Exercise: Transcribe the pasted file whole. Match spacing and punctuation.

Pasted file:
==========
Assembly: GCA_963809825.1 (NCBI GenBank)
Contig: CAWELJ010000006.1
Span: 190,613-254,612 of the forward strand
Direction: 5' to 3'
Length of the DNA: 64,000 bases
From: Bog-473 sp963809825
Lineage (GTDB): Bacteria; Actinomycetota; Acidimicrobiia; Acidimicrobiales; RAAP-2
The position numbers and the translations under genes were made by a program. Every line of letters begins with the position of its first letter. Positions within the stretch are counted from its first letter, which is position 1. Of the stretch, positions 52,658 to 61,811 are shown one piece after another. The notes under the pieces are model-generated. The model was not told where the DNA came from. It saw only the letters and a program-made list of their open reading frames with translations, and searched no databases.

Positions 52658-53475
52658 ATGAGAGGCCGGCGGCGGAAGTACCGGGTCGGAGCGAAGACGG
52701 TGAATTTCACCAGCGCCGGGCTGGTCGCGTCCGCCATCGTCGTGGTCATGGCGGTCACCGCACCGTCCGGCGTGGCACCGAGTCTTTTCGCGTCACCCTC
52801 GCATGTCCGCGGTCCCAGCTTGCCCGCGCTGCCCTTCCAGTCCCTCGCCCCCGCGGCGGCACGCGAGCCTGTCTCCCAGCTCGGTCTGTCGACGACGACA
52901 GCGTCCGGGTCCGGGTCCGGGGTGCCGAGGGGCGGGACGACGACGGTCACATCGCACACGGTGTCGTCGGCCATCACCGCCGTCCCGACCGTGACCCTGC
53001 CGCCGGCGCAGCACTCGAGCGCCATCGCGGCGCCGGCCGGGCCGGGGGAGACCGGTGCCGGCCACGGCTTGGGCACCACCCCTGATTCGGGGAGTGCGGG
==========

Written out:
Assembly: GCA_963809825.1 (NCBI GenBank)
Contig: CAWELJ010000006.1
Span: 190,613-254,612 of the forward strand
Direction: 5' to 3'
Length of the DNA: 64,000 bases
From: Bog-473 sp963809825
Lineage (GTDB): Bacteria; Actinomycetota; Acidimicrobiia; Acidimicrobiales; RAAP-2
The position numbers and the translations under genes were made by a program. Every line of letters begins with the position of its first letter. Positions within the stretch are counted from its first letter, which is position 1. Of the stretch, positions 52,658 to 61,811 are shown one piece after another. The notes under the pieces are model-generated. The model was not told where the DNA came from. It saw only the letters and a program-made list of their open reading frames with translations, and searched no databases.

Positions 52658-53475
52658 ATGAGAGGCCGGCGGCGGAAGTACCGGGTCGGAGCGAAGACGG
52701 TGAATTTCACCAGCGCCGGGCTGGTCGCGTCCGCCATCGTCGTGGTCATGGCGGTCACCGCACCGTCCGGCGTGGCACCGAGTCTTTTCGCGTCACCCTC
52801 GCATGTCCGCGGTCCCAGCTTGCCCGCGCTGCCCTTCCAGTCCCTCGCCCCCGCGGCGGCACGCGAGCCTGTCTCCCAGCTCGGTCTGTCGACGACGACA
52901 GCGTCCGGGTCCGGGTCCGGGGTGCCGAGGGGCGGGACGACGACGGTCACATCGCACACGGTGTCGTCGGCCATCACCGCCGTCCCGACCGTGACCCTGC
53001 CGCCGGCGCAGCACTCGAGCGCCATCGCGGCGCCGGCCGGGCCGGGGGAGACCGGTGCCGGCCACGGCTTGGGCACCACCCCTGATTCGGGGAGTGCGGG